World Library  
Flag as Inappropriate
Email this Article


Article Id: WHEBN0027707739
Reproduction Date:

Title: Wlmi  
Author: World Heritage Encyclopedia
Language: English
Subject: Lansing, Michigan, Smooth jazz, WMMQ, Midwest Communications, WJSZ, WFMK, WDSN, WXMT, WVTT, WLCM
Publisher: World Heritage Encyclopedia


For the former WLMI in Kane, Pennsylvania, see WVTT.
City of license Grand Ledge, Michigan
Broadcast area Lansing, Michigan
Branding 92.9 WLMI
Slogan Lansing's Greatest Hits
Frequency 92.9 MHz
First air date 1965 (as WCER-FM)
Format Classic Hits
Power 5,400 watts
HAAT 105 meters
Class A
Facility ID 24645
Transmitter coordinates

42°43′58″N 84°33′13″W / 42.73278°N 84.55361°W / 42.73278; -84.55361

Former callsigns WJZL (4/06-10/1/10)
WQTX (3/27/01-4/06)
WVIC (6/1/97-3/27/01)
WMMQ (1979-6/1/97)
WCER-FM (1963-1979)
Owner Midwest Communications
Sister stations WJXQ, WQTX, WVIC
Webcast Listen Live

WLMI (92.9 FM) is a radio station in the Lansing, Michigan market, broadcasting a classic hits format.

The station began broadcasting in 1965 as WCER-FM at 92.7 licensed to Charlotte, and is best known as the longtime home of one of the nation's pioneering classic rock radio stations, WMMQ (which now operates at 94.9). See the article on WMMQ for more information on the history of 92.7 FM under those calls.

After WMMQ moved to 94.9 FM in 1997, 92.7 became WVIC (94.9 was for many years WVIC-FM) and broadcast intermittently for the next several years. When it was on the air, WVIC aired fully automated classical music with no announcers and oddly placed legal station IDs, and with no commercials except for public-service announcements. Oddly, the station actually did show up in the Lansing Arbitron ratings during this time.

From 2001 to 2005, the station was WQTX, airing sports talk as "The Ticket." Shows such as "The Sports Page" with Jack Ebling and Tom Crawford (now at crosstown WILS), "The Sports Inferno" with Mike Valenti (now at WXYT, Sports Talk radio in Detroit), and "Mad Dog & Company" with David "The Mad Dog" DeMarco and longtime producer Brock Palmbos (now at crosstown WVFN) helped to push "The Ticket" ahead of crosstown rival, WVFN in the ratings.

In October 2005, WQTX flipped to Smooth Jazz, adopting Jones Radio Networks' smooth jazz format, leaving the Sports Talk format to former simulcast partner 92.1 WTXQ. In April 2006, 92.1 FM abandoned the Sports Talk format for good as it flipped to Oldies, taking the WQTX calls formerly used on 92.7. WJZL eventually shifted its frequency to 92.9. Following the demise of Jones' Smooth Jazz network in September 2008, WJZL switched over to Broadcast Architecture's "Smooth Jazz Network" programming.

The station operated for many months on 92.9 at reduced power until November 16, 2007, when it was able to broadcast at 5,400 watts. Until the station went to full power, its weak signal was prone to severe fading and co-channel interference from WJZQ-FM in Cadillac, Michigan, even into Clinton County, which is located just north of Lansing. WJZL now has a much stronger signal in the immediate Lansing area and can be heard listenably to Jackson in the south, Howell in the east, and Hastings in the west. The station, along with WJXQ, WVIC, and WQTX has been sold from Rubber City Radio to Midwest Communications.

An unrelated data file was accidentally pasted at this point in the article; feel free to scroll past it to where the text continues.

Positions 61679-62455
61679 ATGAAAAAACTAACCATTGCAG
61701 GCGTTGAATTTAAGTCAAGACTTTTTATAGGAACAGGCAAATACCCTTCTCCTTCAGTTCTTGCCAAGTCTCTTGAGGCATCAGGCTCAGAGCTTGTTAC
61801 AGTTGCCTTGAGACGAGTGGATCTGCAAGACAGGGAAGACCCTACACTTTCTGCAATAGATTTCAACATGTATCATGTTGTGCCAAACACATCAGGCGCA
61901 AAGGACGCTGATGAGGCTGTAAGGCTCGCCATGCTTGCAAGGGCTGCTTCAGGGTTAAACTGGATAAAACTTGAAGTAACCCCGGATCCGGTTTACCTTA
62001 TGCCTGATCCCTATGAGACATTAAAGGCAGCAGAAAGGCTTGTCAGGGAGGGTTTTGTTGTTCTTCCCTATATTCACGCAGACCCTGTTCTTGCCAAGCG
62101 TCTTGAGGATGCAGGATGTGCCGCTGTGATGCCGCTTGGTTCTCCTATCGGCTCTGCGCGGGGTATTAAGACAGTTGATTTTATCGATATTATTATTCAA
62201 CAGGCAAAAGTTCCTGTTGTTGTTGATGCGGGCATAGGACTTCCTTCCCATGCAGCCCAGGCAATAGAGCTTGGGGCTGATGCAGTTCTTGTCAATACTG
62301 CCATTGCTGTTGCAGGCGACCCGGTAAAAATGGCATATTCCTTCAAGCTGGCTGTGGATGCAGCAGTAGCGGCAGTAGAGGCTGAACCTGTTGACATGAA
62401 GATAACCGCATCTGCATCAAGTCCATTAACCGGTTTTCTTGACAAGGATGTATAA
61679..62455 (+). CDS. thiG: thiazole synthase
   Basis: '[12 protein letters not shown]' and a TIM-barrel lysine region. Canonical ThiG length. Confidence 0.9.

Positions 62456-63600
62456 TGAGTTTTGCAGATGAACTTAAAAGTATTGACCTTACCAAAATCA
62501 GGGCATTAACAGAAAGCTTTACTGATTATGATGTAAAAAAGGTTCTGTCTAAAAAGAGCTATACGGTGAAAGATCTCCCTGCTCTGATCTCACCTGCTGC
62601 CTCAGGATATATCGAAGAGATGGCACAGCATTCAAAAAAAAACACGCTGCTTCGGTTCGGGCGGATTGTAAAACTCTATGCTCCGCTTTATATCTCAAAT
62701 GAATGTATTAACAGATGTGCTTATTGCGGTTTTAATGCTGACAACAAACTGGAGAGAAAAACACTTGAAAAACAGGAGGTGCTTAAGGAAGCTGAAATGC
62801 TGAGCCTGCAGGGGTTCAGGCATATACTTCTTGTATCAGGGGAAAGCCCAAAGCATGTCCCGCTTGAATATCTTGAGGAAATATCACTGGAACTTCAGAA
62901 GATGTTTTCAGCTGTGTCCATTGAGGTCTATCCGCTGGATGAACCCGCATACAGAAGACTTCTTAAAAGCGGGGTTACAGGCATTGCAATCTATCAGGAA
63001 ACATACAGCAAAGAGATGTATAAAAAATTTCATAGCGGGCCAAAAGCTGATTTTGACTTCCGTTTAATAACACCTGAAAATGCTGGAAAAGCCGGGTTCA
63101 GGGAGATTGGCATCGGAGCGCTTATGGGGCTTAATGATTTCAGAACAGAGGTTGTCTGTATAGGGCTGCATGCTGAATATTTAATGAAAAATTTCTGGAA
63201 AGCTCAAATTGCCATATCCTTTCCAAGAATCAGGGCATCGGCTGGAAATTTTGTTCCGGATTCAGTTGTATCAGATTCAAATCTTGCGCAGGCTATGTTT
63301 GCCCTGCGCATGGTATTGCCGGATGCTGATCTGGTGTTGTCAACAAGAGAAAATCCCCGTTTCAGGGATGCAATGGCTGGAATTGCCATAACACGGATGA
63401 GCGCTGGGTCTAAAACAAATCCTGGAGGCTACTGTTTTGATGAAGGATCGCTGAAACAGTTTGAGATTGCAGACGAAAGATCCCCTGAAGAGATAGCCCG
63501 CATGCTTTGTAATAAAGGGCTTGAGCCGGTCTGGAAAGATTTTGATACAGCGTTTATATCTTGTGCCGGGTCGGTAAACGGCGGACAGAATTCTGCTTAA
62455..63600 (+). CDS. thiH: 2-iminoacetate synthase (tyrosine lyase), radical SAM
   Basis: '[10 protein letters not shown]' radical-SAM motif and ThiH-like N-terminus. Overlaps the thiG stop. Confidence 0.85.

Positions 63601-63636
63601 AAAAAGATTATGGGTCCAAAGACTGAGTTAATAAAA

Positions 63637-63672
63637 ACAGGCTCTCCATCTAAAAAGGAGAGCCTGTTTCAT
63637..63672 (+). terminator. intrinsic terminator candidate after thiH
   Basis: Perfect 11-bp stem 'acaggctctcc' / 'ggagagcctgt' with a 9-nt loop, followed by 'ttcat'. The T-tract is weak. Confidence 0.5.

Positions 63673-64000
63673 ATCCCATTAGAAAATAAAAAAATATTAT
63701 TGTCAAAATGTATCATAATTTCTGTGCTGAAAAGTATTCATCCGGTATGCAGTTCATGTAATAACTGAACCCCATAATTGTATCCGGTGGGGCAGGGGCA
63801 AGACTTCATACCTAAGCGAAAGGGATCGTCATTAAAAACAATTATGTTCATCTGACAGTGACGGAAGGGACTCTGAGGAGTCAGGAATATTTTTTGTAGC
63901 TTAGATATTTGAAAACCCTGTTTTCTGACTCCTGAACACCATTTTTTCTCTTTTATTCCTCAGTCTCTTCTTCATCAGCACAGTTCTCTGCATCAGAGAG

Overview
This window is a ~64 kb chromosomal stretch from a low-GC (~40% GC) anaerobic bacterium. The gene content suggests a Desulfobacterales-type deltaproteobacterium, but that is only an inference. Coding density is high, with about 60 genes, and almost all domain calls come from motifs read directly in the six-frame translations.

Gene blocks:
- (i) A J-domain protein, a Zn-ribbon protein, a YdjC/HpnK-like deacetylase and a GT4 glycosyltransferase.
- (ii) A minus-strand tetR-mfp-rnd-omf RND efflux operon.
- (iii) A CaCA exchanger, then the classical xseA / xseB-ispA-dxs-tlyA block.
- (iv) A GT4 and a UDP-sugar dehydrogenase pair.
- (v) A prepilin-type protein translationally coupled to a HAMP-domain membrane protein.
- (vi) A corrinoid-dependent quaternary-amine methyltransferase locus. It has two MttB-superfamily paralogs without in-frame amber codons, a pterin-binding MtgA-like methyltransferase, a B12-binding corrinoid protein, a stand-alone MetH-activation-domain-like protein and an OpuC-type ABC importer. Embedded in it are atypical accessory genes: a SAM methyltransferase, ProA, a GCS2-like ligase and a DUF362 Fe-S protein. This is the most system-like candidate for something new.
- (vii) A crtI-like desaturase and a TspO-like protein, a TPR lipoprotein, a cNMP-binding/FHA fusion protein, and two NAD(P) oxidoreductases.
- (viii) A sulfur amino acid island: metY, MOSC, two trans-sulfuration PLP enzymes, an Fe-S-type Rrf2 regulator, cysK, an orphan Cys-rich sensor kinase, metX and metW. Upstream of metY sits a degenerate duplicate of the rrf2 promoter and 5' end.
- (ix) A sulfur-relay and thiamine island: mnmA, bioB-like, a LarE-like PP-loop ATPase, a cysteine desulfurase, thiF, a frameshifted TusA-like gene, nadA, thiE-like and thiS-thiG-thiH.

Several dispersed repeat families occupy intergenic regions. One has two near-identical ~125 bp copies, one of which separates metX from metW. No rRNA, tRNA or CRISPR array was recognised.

The station changed its call letters to WLMI on 10/1/10. On November 15, 2010, WLMI started using its call letters on air for the first time, and changed its format to Christmas music as "Lansing's Home for the Holidays."

On December 27, 2010, WLMI changed its format to classic hits. The format moved from sister station 92.1 WQTX, which began stunting toward the station's new Country format; however, WLMI is locally programmed, as opposed to WQTX, which used a satellite feed outside of its morning show. The new format is a classic hits/oldies hybrid mixing rock, pop and R&B hits from the 1960s through the 1980s.


  • - WLMI History
  • [1]

External links

  • Query the FCC's FM station database for WLMI
  • Radio-Locator information on WLMI
  • Query Nielsen Audio's FM station database for WLMI
This article was sourced from Creative Commons Attribution-ShareAlike License; additional terms may apply. World Heritage Encyclopedia content is assembled from numerous content providers, Open Access Publishing, and in compliance with The Fair Access to Science and Technology Research Act (FASTR), Wikimedia Foundation, Inc., Public Library of Science, The Encyclopedia of Life, Open Book Publishers (OBP), PubMed, U.S. National Library of Medicine, National Center for Biotechnology Information, U.S. National Library of Medicine, National Institutes of Health (NIH), U.S. Department of Health & Human Services, and, which sources content from all federal, state, local, tribal, and territorial government publication portals (.gov, .mil, .edu). Funding for and content contributors is made possible from the U.S. Congress, E-Government Act of 2002.
Crowd sourced content that is contributed to World Heritage Encyclopedia is peer reviewed and edited by our editorial staff to ensure quality scholarly research articles.
By using this site, you agree to the Terms of Use and Privacy Policy. World Heritage Encyclopedia™ is a registered trademark of the World Public Library Association, a non-profit organization.

Copyright © World Library Foundation. All rights reserved. eBooks from World eBook Library are sponsored by the World Library Foundation,
a 501c(4) Member's Support Non-Profit Organization, and is NOT affiliated with any governmental agency or department.